- 8 29, 2019
- |Personal Injury Attorney
- No Comments
Subrogation is a concept that's understood in legal and insurance circles but sometimes not by the policyholders they represent. Even if it sounds complicated, it is to your advantage to know the nuances of the process. The more information you have about it, the more likely relevant proceedings will work out favorably.
An insurance policy you own is a promise that, if something bad happens to you, the company on the other end of the policy will make good in a timely manner. If your vehicle is hit, insurance adjusters (and police, when necessary) determine who was to blame and that party's insurance pays out.
But since ascertaining who is financially accountable for services or repairs is sometimes a heavily involved affair – and delay in some cases adds to the damage to the policyholder – insurance companies in many cases decide to pay up front and figure out the blame after the fact. They then need a way to recoup the costs if, when all the facts are laid out, they weren't actually in charge of the payout.
Can You Give an Example?
You head to the hospital with a sliced-open finger. You hand the nurse your medical insurance card and she writes down your policy information. You get stitched up and your insurance company is billed for the medical care. But on the following afternoon, when you get to your place of employment – where the injury occurred – your boss hands you workers compensation forms to turn in. Your company's workers comp policy is in fact responsible for the costs, not your medical insurance. It has a vested interest in getting that money back in some way.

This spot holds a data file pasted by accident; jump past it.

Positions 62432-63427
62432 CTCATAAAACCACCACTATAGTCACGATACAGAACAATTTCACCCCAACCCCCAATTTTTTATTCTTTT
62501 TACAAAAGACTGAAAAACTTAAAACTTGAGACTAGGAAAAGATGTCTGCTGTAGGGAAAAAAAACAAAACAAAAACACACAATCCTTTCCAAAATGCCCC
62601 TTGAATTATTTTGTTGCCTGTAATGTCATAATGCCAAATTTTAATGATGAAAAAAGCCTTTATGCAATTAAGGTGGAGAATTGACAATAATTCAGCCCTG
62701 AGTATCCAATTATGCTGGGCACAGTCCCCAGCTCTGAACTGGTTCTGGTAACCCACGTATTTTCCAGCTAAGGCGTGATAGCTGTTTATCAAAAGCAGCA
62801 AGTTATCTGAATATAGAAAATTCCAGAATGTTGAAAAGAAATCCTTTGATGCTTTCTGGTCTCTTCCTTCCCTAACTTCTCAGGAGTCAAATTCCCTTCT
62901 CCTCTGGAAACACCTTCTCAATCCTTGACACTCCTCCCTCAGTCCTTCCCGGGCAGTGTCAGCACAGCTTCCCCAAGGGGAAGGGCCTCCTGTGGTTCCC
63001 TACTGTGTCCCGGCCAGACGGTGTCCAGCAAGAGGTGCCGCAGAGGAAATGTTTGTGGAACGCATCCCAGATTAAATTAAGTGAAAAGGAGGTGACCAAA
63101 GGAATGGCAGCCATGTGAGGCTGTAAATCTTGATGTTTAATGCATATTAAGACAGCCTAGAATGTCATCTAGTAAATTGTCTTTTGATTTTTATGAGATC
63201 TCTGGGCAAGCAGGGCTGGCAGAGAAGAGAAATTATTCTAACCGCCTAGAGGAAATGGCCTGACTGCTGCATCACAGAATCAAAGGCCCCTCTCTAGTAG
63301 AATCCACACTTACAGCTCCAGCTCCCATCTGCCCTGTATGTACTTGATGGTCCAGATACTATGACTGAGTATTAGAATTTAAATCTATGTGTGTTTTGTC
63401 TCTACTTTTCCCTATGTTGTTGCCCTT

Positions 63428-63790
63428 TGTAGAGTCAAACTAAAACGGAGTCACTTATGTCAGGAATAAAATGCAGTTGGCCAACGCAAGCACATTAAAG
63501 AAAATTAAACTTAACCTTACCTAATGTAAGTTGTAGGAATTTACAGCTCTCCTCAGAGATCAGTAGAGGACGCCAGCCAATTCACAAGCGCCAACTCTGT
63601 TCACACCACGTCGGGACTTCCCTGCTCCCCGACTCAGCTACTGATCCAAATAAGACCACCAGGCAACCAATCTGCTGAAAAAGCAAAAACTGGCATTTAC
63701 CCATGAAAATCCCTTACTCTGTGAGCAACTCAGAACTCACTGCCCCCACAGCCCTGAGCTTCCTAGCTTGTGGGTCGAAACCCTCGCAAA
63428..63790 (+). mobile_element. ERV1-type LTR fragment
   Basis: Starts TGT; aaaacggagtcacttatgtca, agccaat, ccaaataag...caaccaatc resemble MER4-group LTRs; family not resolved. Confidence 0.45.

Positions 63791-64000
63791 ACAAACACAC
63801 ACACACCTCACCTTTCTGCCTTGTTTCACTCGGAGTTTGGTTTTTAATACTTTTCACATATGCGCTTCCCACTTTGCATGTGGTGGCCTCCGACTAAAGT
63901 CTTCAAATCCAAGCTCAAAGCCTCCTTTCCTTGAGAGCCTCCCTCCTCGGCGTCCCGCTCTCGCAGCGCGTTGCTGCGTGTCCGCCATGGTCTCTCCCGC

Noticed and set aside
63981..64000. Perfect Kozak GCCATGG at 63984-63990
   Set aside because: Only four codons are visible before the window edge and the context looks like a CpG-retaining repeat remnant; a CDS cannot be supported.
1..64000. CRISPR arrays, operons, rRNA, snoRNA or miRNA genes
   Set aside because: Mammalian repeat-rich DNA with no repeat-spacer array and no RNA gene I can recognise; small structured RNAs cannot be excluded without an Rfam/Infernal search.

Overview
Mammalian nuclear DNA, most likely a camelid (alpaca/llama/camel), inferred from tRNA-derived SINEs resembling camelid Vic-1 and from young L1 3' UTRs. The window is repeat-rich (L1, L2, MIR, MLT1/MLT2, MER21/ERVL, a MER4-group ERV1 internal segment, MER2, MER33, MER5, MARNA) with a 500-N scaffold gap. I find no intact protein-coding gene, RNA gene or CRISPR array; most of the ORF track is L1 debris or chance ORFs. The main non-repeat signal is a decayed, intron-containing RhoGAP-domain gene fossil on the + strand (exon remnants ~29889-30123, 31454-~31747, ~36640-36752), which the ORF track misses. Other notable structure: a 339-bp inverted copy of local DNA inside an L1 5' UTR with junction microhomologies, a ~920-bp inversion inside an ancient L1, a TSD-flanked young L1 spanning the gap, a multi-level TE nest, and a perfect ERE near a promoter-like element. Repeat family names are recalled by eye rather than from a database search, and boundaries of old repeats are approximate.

How Subrogation Works
This is where subrogation comes in. It is the way that an insurance company uses to claim reimbursement when it pays out a claim that turned out not to be its responsibility. Some insurance firms have in-house property damage lawyers and personal injury attorneys, or a department dedicated to subrogation; others contract with a law firm. Under ordinary circumstances, only you can sue for damages to your person or property. But under subrogation law, your insurance company is given some of your rights for making good on the damages. It can go after the money originally due to you, because it has covered the amount already.
How Does This Affect Me?
For one thing, if your insurance policy stipulated a deductible, it wasn't just your insurance company that had to pay. In a $10,000 accident with a $1,000 deductible, you have a stake in the outcome as well – namely, $1,000. If your insurer is lax about bringing subrogation cases to court, it might opt to get back its costs by raising your premiums. On the other hand, if it has a proficient legal team and goes after those cases enthusiastically, it is acting both in its own interests and in yours. If all of the money is recovered, you will get your full deductible back. If it recovers half (for instance, in a case where you are found 50 percent culpable), you'll typically get half your deductible back, based on the laws in most states.
Additionally, if the total price of an accident is over your maximum coverage amount, you may have had to pay the difference, which can be extremely expensive. If your insurance company or its property damage lawyers, such as auto accident injury attorney Middle River MD, successfully press a subrogation case, it will recover your costs as well as its own.
All insurance agencies are not created equal. When comparing, it's worth scrutinizing the records of competing agencies to evaluate whether they pursue legitimate subrogation claims; if they resolve those claims in a reasonable amount of time; if they keep their accountholders advised as the case proceeds; and if they then process successfully won reimbursements right away so that you can get your money back and move on with your life. If, on the other hand, an insurer has a reputation of paying out claims that aren't its responsibility and then covering its income by raising your premiums, you should keep looking.